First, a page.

- Research article
- Open Access
- Open Peer Review
Seroprevalence of Bartonella in Eastern China and analysis of risk factors
BMC Infectious Diseasesvolume 10, Article number: 121 (2010)
Bartonella infections are emerging in the Zhejiang Province of China. However, there has been no effort to date to explore the epidemiology of these infections in this region, nor to identify risk factors associated with exposure to Bartonella. The aim of this study was to investigate the seroprevalence of Bartonella in both patients bitten by dogs and blood donors (for control) in Eastern China, and to identify risk factors associated with exposure to Bartonella. As no previous data for this region have been published, this study will provide baseline data useful for Bartonella infection surveillance, control, and prevention.
Blood samples were collected from industrial rabies clinic attendees and blood donors living in eight areas of the Zhejiang Province of China, between December 2005 and November 2006. An indirect immunofluorescent antibody test was used to determine the presence of Bartonella in these samples. Risk factors associated with Bartonella exposure were explored using Chi-square tests and logistic regression analysis of epidemiological data relating to the study's participants.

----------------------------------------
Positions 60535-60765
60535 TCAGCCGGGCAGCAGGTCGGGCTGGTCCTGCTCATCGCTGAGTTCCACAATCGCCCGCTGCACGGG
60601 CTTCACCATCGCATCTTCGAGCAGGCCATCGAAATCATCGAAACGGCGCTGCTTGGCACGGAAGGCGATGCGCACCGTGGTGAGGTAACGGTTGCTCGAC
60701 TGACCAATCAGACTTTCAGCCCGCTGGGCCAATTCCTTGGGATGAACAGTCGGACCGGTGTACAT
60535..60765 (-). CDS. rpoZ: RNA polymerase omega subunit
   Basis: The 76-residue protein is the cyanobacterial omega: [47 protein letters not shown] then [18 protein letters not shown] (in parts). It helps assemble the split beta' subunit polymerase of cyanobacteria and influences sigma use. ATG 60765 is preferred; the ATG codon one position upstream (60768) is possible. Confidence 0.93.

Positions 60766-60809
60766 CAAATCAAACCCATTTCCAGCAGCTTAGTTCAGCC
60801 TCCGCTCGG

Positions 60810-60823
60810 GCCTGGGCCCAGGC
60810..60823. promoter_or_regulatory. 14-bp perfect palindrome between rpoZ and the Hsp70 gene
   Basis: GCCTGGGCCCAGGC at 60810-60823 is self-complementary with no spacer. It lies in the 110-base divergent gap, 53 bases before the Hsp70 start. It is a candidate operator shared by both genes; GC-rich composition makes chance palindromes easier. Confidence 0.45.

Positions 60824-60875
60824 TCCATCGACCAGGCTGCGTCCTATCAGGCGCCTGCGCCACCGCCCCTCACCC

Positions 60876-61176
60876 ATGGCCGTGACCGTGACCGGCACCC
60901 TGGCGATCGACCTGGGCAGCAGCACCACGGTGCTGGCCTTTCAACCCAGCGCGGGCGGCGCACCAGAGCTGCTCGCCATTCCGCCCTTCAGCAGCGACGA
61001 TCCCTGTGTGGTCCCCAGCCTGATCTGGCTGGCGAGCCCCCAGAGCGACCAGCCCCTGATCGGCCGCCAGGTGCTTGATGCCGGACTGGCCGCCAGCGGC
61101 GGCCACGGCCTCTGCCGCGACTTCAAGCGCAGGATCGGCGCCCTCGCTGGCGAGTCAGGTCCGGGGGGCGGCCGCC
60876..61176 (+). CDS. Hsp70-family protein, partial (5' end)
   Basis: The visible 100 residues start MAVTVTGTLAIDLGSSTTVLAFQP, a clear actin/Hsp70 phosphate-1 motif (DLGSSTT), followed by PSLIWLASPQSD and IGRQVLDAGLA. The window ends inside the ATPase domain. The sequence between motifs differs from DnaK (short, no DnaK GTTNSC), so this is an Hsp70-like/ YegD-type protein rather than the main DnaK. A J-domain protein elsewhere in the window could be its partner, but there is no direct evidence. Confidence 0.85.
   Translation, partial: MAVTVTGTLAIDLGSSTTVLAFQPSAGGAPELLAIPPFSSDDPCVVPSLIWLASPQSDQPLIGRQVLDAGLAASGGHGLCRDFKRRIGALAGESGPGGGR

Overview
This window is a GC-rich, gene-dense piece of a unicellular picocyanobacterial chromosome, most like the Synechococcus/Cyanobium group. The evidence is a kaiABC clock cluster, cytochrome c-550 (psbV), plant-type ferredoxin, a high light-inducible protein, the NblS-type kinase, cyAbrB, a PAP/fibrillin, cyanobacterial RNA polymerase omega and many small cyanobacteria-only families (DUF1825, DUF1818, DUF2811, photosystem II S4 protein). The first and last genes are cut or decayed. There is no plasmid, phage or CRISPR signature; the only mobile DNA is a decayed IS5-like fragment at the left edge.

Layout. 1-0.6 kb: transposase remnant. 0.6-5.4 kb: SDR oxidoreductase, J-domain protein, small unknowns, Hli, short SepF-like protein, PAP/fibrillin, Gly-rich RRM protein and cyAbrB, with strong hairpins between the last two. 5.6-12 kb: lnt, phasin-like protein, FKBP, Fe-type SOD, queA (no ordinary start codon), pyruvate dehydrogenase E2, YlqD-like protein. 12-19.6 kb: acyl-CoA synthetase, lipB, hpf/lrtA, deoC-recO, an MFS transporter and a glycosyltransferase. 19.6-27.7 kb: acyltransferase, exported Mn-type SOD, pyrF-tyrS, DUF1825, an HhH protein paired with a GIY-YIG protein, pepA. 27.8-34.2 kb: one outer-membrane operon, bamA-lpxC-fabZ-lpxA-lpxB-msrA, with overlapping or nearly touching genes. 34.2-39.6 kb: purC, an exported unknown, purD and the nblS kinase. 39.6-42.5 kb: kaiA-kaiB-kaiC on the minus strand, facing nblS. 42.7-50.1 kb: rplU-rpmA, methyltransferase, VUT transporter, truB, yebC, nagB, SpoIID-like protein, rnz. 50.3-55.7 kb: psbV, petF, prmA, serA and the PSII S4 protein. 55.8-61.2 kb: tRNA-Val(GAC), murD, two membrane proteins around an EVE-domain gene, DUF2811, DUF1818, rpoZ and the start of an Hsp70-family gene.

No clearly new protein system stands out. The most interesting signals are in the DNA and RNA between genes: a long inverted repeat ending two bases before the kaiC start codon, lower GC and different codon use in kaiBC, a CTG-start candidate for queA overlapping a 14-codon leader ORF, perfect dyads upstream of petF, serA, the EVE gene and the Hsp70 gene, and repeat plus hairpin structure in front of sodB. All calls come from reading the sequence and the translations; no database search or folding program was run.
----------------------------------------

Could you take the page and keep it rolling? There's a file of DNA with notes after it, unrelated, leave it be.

Bartonella antibodies were detected in 19.60% (109/556) of blood samples. Seroprevalence varied among the eight areas surveys, ranging from over 32% in Hangzhou to only 2% in Jiangshan (X2 = 28.22, P < 0.001). We detected a significantly higher prevalence of Bartonella antibodies in people who had been bitten by dogs than in blood donors (X2 = 13.86, P < 0.001). Seroprevalence of Bartonella was similar among males (18.61%, n = 317) and females (20.92%, n = 239).
Bartonella antibodies were encountered in people living across Zhejiang Province and the seropositivity rate among those exposed to dog bites was significantly higher than that among blood donors, indicating that dog bites may be a risk factor for Bartonella infection.
The genus Bartonella comprises of fastidious, Gram-negative hemotropic bacteria that infect blood erythrocytes and endothelial cells of their hosts . More than 20 species or subspecies of Bartonella have been described, of which at least 12 are recognized as human pathogens . These species exploit a variety of different mammals as reservoir hosts and arthropods as vectors, and provoke a broad spectrum of manifestations in humans.